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This is a book that I would share with people that I care about. I highly recommend it!
Every now and then, I feel this compulsion in my heart to share my experiences, from little stories about my favourite books or movies to something a bit deeper like my beliefs and spiritual journey. After spending some time to put my thoughts together about whatever was on my mind and after I had written about it; whether I shared it or not, I felt a release from that heavy feeling in my chest.
Through this book, I realized that it was part of the process of releasing my emotional burden which often held me back from moving on to other important tasks.
The author says in the book that writing therapy is not just for people who enjoy writing, but for anybody who has something to let go from their heart. While writing about our sources of anger, anxiety and other emotional burdens we carry on daily basis, the healing process is on!
A very insightful and enjoyable book! I highly recommend for anyone who has gone through a traumatic or stressful time in their lives and is looking for a way to heal. This book not only gives you valuable steps in order to start your own writing therapy but tells of others who have done the same. This book has personally encouraged me to start my own writing therapy and I have recommendedthis book to my family and friends.
I thought I had nothing to free myself from when I was recommended to this book. I've realized everyone has damage from ghosts of their past. I thought inner strength came from picking up those ghosts, shoving them in your back pocket and moving forwards. I never thought to ever look at them again or even evict the burdon of them. You can be sooo much stronger and happier with a lighter load. So glad I found this book, worth 1000 times the amount , well done and thankyou to the author.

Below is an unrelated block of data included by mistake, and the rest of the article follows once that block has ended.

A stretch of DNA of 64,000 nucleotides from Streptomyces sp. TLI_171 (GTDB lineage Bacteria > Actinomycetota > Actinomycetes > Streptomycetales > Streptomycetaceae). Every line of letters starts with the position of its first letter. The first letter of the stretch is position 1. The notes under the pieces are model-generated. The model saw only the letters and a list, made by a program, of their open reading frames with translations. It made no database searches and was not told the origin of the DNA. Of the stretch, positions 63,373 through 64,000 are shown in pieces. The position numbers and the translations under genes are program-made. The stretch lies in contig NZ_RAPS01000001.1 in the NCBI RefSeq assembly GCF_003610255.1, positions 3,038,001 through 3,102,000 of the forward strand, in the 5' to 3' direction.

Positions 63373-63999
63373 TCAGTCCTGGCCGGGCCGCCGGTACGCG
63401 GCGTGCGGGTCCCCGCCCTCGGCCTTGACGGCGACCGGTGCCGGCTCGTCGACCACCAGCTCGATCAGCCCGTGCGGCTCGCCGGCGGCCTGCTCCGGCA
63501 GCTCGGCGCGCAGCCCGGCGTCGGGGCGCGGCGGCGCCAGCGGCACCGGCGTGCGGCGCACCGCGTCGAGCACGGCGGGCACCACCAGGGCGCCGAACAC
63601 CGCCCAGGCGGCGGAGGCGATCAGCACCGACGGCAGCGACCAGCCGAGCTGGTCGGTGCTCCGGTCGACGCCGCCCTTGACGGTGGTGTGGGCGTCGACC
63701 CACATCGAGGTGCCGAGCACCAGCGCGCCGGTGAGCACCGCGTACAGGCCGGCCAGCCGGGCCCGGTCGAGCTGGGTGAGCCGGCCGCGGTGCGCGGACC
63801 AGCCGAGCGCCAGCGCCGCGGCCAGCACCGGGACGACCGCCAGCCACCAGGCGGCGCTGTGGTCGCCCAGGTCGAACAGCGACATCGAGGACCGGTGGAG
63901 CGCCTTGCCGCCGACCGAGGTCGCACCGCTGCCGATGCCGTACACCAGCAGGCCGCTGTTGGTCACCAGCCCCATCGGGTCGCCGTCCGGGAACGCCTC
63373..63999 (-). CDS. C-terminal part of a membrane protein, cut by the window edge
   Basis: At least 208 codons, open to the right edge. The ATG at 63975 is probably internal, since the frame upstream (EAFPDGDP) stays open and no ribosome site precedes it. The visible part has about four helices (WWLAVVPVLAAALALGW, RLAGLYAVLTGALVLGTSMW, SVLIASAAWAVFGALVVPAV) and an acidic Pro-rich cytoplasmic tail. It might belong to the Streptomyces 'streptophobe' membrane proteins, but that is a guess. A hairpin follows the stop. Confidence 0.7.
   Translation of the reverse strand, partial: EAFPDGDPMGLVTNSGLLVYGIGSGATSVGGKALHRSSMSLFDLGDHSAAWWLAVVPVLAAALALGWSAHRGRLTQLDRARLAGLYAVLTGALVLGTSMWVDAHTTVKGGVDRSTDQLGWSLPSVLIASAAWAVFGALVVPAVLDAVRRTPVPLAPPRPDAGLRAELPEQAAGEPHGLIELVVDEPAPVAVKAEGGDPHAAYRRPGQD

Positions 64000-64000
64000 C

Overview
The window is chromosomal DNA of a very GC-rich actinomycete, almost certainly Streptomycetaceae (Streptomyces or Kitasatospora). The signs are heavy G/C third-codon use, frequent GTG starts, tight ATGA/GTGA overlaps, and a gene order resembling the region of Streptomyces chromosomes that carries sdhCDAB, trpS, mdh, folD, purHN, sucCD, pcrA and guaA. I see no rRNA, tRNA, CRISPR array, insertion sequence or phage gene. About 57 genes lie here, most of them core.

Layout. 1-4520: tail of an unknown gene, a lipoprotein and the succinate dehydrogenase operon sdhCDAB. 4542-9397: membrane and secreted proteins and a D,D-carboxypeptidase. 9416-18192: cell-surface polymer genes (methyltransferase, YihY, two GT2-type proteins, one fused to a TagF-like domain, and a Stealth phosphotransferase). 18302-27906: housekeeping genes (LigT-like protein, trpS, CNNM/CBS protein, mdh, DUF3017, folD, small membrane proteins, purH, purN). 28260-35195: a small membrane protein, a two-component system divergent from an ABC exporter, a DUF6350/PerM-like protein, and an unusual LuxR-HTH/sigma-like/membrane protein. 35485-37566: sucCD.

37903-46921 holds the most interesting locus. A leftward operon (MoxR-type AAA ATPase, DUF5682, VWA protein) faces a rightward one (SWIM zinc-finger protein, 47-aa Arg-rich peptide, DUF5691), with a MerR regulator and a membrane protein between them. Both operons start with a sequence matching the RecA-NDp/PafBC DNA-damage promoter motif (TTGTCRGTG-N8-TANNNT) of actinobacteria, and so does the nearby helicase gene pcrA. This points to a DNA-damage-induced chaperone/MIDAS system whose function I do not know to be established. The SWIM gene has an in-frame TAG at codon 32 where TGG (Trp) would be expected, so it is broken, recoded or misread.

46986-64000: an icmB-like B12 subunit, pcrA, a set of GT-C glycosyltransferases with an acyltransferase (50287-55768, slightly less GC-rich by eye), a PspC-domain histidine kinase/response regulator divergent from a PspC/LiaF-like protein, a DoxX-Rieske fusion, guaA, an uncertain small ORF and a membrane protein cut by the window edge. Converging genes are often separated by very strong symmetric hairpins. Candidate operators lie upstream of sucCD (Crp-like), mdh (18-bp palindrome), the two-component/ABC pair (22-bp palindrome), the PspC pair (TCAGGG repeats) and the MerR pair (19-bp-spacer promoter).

Writing therapy wasn’t an expression I’d come across three decades ago when I was teenager, setting pen to paper, wrestling with difficult emotions. Writing was just a way to put down what I felt in order to let go of the events, to release them from the burden of memory. To see books such as Suzanne Strong’s Freedom Writing now written about an activity I fell towards by instinct is succour for the soul. Suzanne’s book tells me writing therapy is very much a recognised way of coping with trauma. In the process of articulating our shock, grief, fear or hatred, we find a way to release these burdens from our heavy-hearted souls. In Suzanne’s methodology, this process is enjoined to a larger one of healing, hope and forgiveness. In her prose style, Suzanne cultivates an atmosphere of enthusiasm, compassion and empathy. Early in the book I read, ‘Know you are safe, you are valued, cared for by myself and others in your life.’ This sentence sets the tone for the rest of the book, wherein we find affirmations, and encouraging words of comfort. The closing passage reads, ‘I applaud you for being brave, go forward confidently into your future. It is bright.' Here, then, is a book that doesn’t just deliver writing exercises, but frames them in refreshingly positive, life-affirming values.
What a fantastic book! Suzanne has provided a range of tools for readers to use to work through a range of issues from PTSD to sexual abuse, as well as anxiety and depression. Even if you're not a writer, this book provides excellent tutorials and activities on how to access issues that are effecting your quality of life, and ultimately how to overcome them, all through the power of words. "Remember this writing is for you and only you. Its purpose is for you to be completely honest with yourself." p11